Brands should invest in tools and experiences that create more transparency for Millennials and help them better understand how their behaviors, decisions, and choices are impacting their futures. Drawing attention to patterns, to trends, to interdependencies, to the relationships between decisions and outcomes can help Millennials see the every day in the context of the big picture, and empower them with a sense of agency over their futures.

3. Too many opportunities make Millennials feels like they are never doing enough

Millennials in America not only grew up in an age of hyper-consumerism, but they were also raised to be uniquely idealistic. They were told that if they worked hard and went to college they could have it all – the career, the house, the family, the vacations etc. Combine this upbringing with social media and the way it enables Millennials to “shop” other people’s lives, not just for things, but for experiences, and it’s a recipe for serious FOMO. The problem with FOMO is that it not only does it create anxiety on top of everything else Millennials have to deal with it, but it can also keep them from accomplishing goals and life milestones by leading them into debt. Research published by Credit Karma earlier this year found that 40% of Millennials overspend to keep up with their friends. And not only are they overspending, when they do, they often regret it. According to the research, “two-thirds of Millennials regret spending more on social situations than they had planned, and one-third doubt they’ll be able to sustain this lifestyle for another year without going into debt.”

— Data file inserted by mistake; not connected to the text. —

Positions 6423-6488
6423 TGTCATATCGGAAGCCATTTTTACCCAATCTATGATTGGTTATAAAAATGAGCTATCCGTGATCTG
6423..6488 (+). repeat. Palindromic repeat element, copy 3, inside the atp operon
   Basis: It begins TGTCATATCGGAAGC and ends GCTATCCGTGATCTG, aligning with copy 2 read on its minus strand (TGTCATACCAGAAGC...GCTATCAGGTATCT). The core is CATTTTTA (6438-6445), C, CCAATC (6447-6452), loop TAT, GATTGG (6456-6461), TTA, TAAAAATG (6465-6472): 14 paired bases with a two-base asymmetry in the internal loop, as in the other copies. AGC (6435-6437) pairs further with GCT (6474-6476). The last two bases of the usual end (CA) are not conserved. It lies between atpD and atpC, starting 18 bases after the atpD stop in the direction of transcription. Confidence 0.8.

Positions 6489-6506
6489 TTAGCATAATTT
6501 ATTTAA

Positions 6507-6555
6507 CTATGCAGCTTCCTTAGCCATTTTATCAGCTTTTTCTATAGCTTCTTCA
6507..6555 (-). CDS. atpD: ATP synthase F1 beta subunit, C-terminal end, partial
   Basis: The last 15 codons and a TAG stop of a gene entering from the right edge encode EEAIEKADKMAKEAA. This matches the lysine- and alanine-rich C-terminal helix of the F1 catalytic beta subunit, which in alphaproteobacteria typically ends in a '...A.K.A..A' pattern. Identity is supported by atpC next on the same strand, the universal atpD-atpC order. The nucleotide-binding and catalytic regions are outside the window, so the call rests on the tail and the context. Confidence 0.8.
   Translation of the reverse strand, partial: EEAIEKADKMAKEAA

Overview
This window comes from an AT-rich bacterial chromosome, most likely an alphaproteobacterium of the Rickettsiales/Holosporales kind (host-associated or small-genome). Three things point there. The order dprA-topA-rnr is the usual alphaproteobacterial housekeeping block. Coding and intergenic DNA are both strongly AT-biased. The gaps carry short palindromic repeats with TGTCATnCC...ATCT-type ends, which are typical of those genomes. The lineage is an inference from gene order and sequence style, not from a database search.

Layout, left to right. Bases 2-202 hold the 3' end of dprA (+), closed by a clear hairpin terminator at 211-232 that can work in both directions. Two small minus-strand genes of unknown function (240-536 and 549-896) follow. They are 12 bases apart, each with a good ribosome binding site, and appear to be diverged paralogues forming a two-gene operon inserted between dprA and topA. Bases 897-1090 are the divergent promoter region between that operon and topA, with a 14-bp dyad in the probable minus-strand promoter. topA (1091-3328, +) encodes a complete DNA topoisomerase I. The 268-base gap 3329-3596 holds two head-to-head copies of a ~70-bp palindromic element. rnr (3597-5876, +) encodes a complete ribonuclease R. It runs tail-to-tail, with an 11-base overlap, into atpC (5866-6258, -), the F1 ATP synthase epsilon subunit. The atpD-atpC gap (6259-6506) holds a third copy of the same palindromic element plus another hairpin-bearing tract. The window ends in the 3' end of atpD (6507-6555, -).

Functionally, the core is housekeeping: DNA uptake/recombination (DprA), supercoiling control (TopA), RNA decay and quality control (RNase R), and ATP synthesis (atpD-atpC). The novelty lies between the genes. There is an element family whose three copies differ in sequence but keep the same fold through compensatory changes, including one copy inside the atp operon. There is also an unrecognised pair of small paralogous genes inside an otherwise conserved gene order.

Seeing everything else everyone is doing on the internet makes Millennials feel like they are never doing enough–not accomplishing enough, not traveling enough, not making enough money. Millennials are one of the most productive generations in history, yet many suffer from guilt over their inability to fully take advantage of everything the world has to offer them.

Help Millennials align their goals with their values

While many of the Millennials we spoke to had a vague idea of how they wanted their lives to pan out, many were lacking a concrete plan of how they were going to accomplish their life goals. The seemingly limitless number of experiences, purchases, career paths, and romantic partners the internet surfaces for Millennials is one of the perks of living in this day and age, but also what makes it difficult for Millennials to be decisive and make the kind of choices that will help live the kinds of lives they desire to live.

One of the activities we had the Millennials do in our series of workshops was to spend time brainstorming all of the experiences they wanted to have, the things they wanted to buy, the milestones they wanted to accomplish in the next year, five years, and someday, and then align these things with their values. What many of the participants found was that once they looked at these lists in the context of their actual values– family, friendships, religion, or community–many of the things on their wishlist fell away.

Millennials need products, experiences, and solutions that can help them do this work on a daily basis–think about how their purchases, choices, ways that they spend money and time are laddering up to their values, and the goals they want to accomplish in life. There are opportunities for this everywhere–in budgeting and productivity apps, in scheduling and calendaring tools, in travel planning, in banking and insurance products, and even in retail, where subscription services are helping Millennials navigate and avoid the kind of anxiety that even shopping even for basic goods can create in a world with so many options.

4. Digital connectedness results in loneliness